Tuesday, August 28, 2012

Security Breach Alert: Change Passwords Now!

"Computer Hacker" by chanpipat
Just this evening, I read an email sent from Nuffnang, a blog advertising community, urging bloggers to change their Nuffnang passwords due to hacking issue. Whether you receive that email or not, if you are a Nuffnang member, take the time to change your password.

Several years ago, I find hacking cool. But now, I realize that there is really nothing cool about it. It's plain act of theft that should be punishable by law. I'm sorry Mat Honan but I totally disagree with you for letting those hackers go. They have wrecked your life! They deleted the photos of your daughter--those years of treasured memories, accessed your Twitter account and deleted your Gmail! Oh, com'on, man!

Last June, we've heard of LinkedIn's stolen passwords. Almost 6.5 million passwords were said to be hacked and posted in a hacker site. Though most of the passwords were undecoded, "small subset of the hashed passwords was decoded and published." LinkedIn locked down those accounts they believed were compromised and notified those members to change their passwords.


It wasn't only LinkedIn that had to go through that hacking horrors. In July, Yahoo! apologized for the alleged data breach of 400,000 users. Yahoo! reported that only 5% of those accounts had valid passwords. However, that doesn't really ease that tension of a potential threat to your account.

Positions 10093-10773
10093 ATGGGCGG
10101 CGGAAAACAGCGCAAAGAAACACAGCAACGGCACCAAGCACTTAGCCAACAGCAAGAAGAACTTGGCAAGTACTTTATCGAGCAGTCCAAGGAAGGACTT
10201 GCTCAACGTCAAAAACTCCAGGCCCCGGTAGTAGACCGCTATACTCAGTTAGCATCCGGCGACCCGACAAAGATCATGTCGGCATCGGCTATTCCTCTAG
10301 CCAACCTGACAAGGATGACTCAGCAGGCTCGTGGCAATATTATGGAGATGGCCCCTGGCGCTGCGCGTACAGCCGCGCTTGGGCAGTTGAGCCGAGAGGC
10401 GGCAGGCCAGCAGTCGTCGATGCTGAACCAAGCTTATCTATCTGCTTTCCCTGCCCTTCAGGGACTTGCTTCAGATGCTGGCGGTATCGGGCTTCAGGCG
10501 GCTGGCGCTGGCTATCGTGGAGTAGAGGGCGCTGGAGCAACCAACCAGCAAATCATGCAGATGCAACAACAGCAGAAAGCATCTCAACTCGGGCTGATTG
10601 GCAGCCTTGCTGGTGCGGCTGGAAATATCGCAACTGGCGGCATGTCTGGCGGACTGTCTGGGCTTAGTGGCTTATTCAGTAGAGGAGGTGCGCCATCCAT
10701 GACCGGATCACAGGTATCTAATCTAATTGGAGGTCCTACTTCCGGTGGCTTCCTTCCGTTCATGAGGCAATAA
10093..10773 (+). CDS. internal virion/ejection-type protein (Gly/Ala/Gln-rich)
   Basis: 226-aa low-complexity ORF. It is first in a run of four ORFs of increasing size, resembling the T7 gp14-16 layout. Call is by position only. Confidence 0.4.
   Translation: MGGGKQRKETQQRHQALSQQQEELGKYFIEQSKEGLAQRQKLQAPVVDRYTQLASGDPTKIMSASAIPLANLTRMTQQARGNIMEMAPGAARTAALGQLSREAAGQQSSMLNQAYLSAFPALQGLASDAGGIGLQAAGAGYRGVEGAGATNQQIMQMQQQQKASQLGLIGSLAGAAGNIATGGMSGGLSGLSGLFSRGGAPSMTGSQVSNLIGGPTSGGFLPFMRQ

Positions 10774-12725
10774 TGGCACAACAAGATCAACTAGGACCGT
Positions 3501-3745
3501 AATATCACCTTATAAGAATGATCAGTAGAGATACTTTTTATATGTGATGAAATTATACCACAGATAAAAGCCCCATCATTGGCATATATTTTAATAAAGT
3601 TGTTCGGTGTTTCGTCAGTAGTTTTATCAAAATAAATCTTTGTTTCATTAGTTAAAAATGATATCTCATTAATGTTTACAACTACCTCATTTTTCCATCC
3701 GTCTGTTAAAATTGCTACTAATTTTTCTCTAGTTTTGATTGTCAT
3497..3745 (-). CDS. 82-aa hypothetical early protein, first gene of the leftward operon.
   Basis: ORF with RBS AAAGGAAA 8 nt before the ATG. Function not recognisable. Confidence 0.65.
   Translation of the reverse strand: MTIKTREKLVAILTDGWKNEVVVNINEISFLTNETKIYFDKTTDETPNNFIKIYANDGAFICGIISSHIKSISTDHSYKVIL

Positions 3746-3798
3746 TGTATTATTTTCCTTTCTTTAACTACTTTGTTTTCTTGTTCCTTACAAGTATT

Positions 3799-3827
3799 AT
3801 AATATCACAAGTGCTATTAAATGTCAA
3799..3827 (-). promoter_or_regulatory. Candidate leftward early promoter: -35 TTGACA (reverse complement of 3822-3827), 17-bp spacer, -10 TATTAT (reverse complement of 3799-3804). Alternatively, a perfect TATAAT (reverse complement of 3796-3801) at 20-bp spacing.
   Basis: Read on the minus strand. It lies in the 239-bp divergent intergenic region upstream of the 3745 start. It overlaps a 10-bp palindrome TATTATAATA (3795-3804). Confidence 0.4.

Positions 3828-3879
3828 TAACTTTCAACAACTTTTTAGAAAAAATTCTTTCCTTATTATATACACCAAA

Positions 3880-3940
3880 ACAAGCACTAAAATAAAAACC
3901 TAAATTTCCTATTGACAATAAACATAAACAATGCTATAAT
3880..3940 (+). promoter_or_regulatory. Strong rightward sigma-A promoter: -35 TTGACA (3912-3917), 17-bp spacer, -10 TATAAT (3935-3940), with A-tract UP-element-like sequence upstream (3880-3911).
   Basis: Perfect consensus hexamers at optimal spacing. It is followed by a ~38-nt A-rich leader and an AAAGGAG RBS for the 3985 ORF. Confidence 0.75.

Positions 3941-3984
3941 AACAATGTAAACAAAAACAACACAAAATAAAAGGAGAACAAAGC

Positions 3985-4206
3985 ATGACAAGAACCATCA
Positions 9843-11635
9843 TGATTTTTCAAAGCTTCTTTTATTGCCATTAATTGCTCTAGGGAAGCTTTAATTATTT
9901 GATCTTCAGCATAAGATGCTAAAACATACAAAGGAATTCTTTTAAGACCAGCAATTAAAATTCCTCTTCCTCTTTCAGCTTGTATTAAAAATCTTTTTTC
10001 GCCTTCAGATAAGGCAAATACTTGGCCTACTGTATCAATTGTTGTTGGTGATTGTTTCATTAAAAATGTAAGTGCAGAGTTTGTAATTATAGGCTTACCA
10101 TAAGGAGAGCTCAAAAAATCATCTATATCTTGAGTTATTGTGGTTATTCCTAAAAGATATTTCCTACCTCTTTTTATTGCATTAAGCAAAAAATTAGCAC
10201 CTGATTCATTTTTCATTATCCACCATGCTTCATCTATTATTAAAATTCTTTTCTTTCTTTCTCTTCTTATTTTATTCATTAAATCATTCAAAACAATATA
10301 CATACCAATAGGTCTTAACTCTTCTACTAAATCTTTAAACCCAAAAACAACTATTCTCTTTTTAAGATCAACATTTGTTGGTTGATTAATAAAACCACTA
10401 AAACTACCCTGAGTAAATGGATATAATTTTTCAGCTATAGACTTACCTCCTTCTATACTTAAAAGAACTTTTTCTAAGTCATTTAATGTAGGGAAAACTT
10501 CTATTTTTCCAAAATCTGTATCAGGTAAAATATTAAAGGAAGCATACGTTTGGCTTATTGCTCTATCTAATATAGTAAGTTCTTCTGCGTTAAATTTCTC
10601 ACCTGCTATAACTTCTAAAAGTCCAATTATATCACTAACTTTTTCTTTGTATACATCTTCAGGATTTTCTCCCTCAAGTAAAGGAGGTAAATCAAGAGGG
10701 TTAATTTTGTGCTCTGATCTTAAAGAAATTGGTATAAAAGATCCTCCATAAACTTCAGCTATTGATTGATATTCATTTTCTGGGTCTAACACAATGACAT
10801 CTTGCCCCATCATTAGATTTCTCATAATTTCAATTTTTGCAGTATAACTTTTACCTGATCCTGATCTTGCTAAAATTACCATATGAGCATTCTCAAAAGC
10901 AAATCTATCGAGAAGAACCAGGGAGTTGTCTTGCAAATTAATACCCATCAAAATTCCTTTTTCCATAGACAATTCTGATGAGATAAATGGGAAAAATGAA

During this hacking trend, Dropbox implemented a two-factor authentication like Google for added security. This safety measure was after it was found out through an investigation that "stolen usernames and passwords from other websites" were used to sign in Dropbox.

The security breach among different sites leave many users thinking about the insufficient protection against hackers. Nevertheless, as responsible users, let us take the extra steps of protecting ourselves. It is kind of tiring of having to create unique passwords in every sites and change passwords every 3 to 6 months, but these are something that we need to do.

Let me share some important reminders about passwords (source: Google)
  • Use a unique password for all your important accounts. 
  • Use a long password 
  • Use a password with a mix of letters, numbers, and symbols 
  • Try using a phrase that only you know 
  • Make sure your password recovery options are up-to-date and secure 
  • Keep your password reminders in a secret place that isn’t easily visible 
  • Add an extra layer of security to your Google Account

Watch this video of Mat Honan, Wired senior writer, telling about the hacking attack:





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2 comments:

  1. I always change my password regularly-Im paranoid in case I get hacked, and I always use colloquial capampangan words and combination with numbers that aren't my birthdays or my family birthdays.

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    Replies
    1. You have a real reason to be paranoid. That I guess is a best practice that every internet user should be aware of... In the past, I used similar passwords in most of my accounts. Currently, I am using unique passwords for every accounts...my trouble is, I am having a hard time remembering them...

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